Each student will provide a written response to a real-life case study wherein they will:
   1. evaluate the history of the case
   2. define the problems present in the case
   3. make recommendations for resolution of the problems
Points: 10
Due: ___________


Restaurant Evaluation Project
In assigned teams, across the Sage Curriculum, students will assess the quality of the dining
experience provided at the end of the quarter. The assessment will address issues of service,
food and beverage products, and ambiance. Each team should submit their Case/Evaluation to
the student managers for summation and redistribution to the restaurant attended.
Points: 50
Due: ____________



ASSESSMENT OF STUDENT LEARNING PROGRAM:
Metropolitan Community College is committed to continuous improvement of teaching and
learning. You may be asked to help us to accomplish this objective. For example, you may be
asked to respond to surveys or questionnaires. In other cases, tests or assignments you are
required to do for this course may be shared with faculty and used for assessment purposes.

USE OF STUDENT WORK:
By enrolling in classes offered by Metropolitan Community College, the student gives the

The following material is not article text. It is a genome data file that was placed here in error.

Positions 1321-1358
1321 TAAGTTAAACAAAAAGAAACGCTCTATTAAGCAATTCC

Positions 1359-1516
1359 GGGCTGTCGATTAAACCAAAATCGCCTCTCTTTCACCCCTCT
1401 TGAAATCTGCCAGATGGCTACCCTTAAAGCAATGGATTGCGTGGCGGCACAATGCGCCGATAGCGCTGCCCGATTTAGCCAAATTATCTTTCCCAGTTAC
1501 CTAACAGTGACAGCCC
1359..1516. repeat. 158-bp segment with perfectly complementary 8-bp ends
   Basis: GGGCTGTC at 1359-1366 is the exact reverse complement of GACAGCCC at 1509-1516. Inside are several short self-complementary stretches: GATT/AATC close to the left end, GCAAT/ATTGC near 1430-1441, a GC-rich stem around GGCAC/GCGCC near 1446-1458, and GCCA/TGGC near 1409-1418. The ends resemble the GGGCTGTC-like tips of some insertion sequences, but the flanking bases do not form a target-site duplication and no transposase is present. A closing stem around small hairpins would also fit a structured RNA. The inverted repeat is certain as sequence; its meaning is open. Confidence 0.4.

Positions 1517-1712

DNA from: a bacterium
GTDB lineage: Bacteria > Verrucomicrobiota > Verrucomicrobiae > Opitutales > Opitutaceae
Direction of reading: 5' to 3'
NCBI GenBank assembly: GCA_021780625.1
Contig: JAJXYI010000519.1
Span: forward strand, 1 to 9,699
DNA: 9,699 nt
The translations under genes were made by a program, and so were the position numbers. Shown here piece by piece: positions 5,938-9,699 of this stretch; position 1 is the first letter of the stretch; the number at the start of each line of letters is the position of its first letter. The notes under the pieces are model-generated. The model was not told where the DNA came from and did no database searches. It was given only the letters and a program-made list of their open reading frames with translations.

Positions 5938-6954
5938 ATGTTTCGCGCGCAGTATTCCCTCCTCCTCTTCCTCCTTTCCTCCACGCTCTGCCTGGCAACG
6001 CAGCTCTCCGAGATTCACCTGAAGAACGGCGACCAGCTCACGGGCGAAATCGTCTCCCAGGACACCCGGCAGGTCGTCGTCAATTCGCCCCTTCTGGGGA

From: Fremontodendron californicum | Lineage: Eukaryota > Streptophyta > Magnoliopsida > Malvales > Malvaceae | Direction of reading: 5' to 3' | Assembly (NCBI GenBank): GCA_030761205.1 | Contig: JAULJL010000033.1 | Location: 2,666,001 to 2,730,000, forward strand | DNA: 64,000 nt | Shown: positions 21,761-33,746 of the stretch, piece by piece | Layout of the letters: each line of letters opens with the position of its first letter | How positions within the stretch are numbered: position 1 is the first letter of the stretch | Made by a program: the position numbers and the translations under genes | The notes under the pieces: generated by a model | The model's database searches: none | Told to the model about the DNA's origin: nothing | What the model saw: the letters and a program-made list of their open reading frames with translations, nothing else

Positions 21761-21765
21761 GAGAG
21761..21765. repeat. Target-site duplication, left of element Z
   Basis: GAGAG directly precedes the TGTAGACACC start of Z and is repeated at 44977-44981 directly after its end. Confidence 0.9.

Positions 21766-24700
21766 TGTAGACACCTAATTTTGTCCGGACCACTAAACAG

College license to mark on, modify, and retain the work as may be required by the process of
instruction, as described in the course syllabus. The institution shall not have the right to use
the work in any other manner without the written consent of the student(s).




CHRM 2550 Student Guidebook                                                            Winter 2011
                                                                                        Page |9
                    SPRING 2012 SAGE STUDENT BISTRO MENU



               Appetizers                           Entrée

                 Gnocchi                          Lamb Loin
             parmesan foam                   corn, apple & tarragon
                  chives                            avocado
              eggplant purée                    sun dried tomato
            roasted red peppers                  savoy cabbage
                  arugula                             $ 17
                    $4

                                            Airline Chicken Breast
                                            shallot & pear marmalade
              Bistro Salad
           la quercia prosciutto                    quail egg
              roasted grapes                         brioche
            shallot vinaigrette                  sauce Marengo
              fried artichokes                  butternut squash
               garlic shards                          kale